• How do (real or perceived) social characteristics of a speaker affect how vocal emotions are recognized by listeners? For example, when listening to speakers who have a foreign or regional accent, does stereotype knowledge about the ‘out-group’ alter how vocal emotions are interpreted compared to native accents? Is emotion recognition affected by other meanings derived from thevoice that refer to a speaker’s identity, social status, or group membership? (THEME 2).


Dr. Linda Polka

NSERC Grant (2012-2017)
"The development of phonetic perception"

Principal Investigator

This research program explores the development of speech perception in infancy through investigations that focus on vowel perception. Our goal is to fully portray vowel perception biases that young infants display in response to speech, explain how and when these perceptual biases form in development, and establish their role in the acquisition of spoken language. In pursuing these goals we will test and elaborate a new conceptual model, the Natural Referent Vowel (NRV) framework. According to this view vowels with specific articulatory-acoustic properties (which define the most peripheral vowels in a traditional vowel space) acts a natural referents: they support and guide the development of vowel perception by attracting infant attention and establishing a stable frame of reference for the learner. Prior studies of infant listening preferences for different vowels support this view by showing that infants (4 to 12 months of age) have a strong perceptual bias favoring peripheral vowels. Study 1 will assess when (and how) these perceptual biases are initially formed in early infancy. We will compare 2-month-olds and newborns to assess test the hypothesis that vowel perception biases emerge early in life via an interaction between infant neuro-auditory abilities and speech exposure. Studies 2 & 3 will test the NRV claim that peripheral vowels support the development of vowel perception and production. Study 2 tests the prediction that vowel perception biases also impact how babies perceive their own vocal patterns by examining infant listening preferences for vowels produced by an infant talker (using a new vowel synthesis tool). Study 3 will assess infant ability to recognize the same vowel produced by different talkers (adult, child, infant) to test the NRV prediction that vowel categorization skills develop in a stepwise, hierarchical manner such that peripheral vowel categories are acquired more easily and prior to non-peripheral vowel categories. This will be the first study to investigate how infants perceive infant-produced vocal signals. This approach is needed to understand how speaking and listening skills interact in infant speech development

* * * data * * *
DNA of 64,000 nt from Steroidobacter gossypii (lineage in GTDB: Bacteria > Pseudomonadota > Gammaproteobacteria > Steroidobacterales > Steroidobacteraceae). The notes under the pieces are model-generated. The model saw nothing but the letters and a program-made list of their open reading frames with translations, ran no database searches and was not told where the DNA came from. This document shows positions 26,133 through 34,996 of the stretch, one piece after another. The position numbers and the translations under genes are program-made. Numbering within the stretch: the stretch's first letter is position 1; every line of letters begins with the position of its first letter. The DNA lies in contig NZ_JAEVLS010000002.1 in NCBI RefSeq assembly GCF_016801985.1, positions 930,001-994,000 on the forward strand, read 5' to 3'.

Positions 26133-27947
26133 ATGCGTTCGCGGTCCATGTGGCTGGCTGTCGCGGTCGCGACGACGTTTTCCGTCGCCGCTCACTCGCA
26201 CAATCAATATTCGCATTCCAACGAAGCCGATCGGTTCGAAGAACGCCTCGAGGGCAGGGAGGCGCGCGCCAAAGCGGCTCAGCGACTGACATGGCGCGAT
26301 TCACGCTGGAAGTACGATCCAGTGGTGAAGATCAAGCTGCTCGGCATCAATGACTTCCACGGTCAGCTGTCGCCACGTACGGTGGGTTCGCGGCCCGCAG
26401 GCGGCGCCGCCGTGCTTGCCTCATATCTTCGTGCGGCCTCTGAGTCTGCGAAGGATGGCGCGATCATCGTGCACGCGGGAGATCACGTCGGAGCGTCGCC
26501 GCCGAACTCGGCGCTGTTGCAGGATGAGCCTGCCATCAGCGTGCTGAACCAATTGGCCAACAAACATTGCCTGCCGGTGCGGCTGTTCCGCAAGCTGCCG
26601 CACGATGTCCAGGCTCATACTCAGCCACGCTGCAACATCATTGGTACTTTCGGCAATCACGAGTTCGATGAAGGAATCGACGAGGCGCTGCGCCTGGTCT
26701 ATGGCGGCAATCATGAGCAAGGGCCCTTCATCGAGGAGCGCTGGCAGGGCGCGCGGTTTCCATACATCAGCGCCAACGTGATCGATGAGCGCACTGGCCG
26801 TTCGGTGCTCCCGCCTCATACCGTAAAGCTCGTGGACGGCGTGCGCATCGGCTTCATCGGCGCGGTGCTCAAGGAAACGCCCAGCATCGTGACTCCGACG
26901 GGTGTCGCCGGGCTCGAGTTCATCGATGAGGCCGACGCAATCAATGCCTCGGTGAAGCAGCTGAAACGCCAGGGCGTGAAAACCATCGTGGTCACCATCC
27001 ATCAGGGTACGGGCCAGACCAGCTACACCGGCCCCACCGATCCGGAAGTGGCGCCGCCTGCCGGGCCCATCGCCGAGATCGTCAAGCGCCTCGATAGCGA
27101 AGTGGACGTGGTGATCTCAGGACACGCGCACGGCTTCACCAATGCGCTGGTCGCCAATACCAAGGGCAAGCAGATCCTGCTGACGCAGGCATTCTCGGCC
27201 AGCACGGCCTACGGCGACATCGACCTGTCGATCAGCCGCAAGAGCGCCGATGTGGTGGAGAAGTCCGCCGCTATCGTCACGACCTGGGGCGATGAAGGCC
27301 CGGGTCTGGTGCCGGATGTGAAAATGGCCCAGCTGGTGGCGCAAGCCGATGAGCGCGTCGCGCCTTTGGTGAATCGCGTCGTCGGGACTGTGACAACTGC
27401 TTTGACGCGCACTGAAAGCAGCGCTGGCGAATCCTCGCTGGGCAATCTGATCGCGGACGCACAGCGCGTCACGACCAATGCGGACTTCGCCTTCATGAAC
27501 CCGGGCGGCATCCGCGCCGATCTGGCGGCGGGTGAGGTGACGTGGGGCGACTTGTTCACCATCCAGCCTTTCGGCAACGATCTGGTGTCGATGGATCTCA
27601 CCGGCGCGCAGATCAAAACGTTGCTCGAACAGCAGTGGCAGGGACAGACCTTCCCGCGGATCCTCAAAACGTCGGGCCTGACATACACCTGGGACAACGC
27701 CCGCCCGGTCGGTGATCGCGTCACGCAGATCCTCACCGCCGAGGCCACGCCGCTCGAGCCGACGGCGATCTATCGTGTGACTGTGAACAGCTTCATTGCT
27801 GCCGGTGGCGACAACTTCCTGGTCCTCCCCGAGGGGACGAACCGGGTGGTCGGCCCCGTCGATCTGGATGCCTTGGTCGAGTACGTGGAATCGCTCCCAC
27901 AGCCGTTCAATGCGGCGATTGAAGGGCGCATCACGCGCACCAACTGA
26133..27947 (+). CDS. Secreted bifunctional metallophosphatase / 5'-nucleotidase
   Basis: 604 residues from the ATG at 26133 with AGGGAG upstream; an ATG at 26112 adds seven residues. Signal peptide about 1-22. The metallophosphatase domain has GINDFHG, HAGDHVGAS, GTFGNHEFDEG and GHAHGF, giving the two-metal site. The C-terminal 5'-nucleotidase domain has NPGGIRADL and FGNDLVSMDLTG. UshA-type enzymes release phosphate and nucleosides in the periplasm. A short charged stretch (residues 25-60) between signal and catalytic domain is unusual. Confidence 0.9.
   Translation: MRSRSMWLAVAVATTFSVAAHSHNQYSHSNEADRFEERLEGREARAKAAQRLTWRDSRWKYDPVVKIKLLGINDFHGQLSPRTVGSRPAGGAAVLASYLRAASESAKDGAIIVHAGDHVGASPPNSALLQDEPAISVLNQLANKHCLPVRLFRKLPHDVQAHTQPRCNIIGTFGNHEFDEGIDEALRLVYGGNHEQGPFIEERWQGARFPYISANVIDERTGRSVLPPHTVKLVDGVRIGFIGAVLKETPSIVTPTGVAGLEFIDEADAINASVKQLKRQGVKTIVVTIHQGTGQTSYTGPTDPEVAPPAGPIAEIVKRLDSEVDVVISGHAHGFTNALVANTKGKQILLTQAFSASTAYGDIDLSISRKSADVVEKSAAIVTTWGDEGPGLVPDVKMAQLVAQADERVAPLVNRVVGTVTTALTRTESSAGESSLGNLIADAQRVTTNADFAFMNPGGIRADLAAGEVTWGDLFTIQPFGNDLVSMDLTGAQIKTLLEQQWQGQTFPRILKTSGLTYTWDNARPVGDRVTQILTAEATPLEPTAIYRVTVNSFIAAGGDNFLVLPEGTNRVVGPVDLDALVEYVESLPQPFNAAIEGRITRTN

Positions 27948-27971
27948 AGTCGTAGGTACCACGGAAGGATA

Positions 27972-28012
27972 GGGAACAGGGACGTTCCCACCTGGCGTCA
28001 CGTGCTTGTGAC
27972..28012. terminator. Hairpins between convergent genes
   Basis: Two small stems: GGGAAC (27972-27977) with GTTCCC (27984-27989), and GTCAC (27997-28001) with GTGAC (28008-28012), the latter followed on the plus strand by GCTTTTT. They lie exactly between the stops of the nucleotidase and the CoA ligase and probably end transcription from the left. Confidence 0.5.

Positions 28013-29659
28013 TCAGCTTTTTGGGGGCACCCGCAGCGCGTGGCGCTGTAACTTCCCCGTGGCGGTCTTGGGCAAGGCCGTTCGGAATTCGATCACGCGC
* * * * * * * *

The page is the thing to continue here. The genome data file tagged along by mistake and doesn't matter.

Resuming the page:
SSHRC Insight Grant (2015-2019)
"Linguistic Processing with Bilinguals"

Primary Investigator

When we hear someone speak, we simultaneously attend to two distinct characteristics of speech: what is being said (linguistic information) and who is speaking (talker information). Language acquisition research and theories have traditionally focused on the “what” aspects of